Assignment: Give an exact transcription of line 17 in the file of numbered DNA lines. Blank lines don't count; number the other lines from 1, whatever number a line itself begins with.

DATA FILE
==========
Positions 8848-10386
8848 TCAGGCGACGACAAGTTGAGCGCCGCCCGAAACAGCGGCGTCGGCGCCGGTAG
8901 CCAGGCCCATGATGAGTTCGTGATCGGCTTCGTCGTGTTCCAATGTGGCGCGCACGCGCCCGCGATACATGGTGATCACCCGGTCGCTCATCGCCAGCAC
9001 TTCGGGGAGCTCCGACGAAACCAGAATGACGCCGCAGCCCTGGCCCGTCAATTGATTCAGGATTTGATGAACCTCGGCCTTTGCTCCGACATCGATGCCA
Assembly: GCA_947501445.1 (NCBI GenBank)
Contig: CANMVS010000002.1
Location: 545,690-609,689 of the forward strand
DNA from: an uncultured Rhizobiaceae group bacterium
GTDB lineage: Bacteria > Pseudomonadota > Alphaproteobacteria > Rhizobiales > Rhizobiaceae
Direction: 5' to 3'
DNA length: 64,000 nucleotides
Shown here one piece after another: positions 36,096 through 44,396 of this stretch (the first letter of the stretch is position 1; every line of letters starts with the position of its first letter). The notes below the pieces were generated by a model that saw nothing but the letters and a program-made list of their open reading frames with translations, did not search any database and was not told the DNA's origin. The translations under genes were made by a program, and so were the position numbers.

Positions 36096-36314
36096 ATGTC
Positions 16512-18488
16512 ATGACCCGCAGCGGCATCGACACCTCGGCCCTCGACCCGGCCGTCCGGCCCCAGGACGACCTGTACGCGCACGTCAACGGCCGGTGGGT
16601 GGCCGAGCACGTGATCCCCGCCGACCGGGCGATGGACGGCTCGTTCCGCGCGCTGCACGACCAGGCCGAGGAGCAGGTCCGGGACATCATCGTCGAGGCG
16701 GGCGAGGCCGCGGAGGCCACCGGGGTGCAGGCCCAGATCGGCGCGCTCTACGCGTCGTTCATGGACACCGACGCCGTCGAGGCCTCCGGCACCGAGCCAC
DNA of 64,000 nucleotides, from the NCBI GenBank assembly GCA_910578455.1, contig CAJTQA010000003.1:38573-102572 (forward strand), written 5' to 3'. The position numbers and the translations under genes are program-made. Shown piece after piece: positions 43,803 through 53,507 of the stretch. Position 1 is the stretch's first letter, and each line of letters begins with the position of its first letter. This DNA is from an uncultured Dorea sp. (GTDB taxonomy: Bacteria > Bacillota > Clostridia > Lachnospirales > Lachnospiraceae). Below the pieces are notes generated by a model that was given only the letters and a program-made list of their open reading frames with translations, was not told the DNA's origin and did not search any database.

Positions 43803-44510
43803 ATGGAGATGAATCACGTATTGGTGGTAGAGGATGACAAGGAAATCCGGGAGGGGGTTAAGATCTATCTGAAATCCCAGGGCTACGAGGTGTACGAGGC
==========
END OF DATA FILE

16601 GGCCGAGCACGTGATCCCCGCCGACCGGGCGATGGACGGCTCGTTCCGCGCGCTGCACGACCAGGCCGAGGAGCAGGTCCGGGACATCATCGTCGAGGCG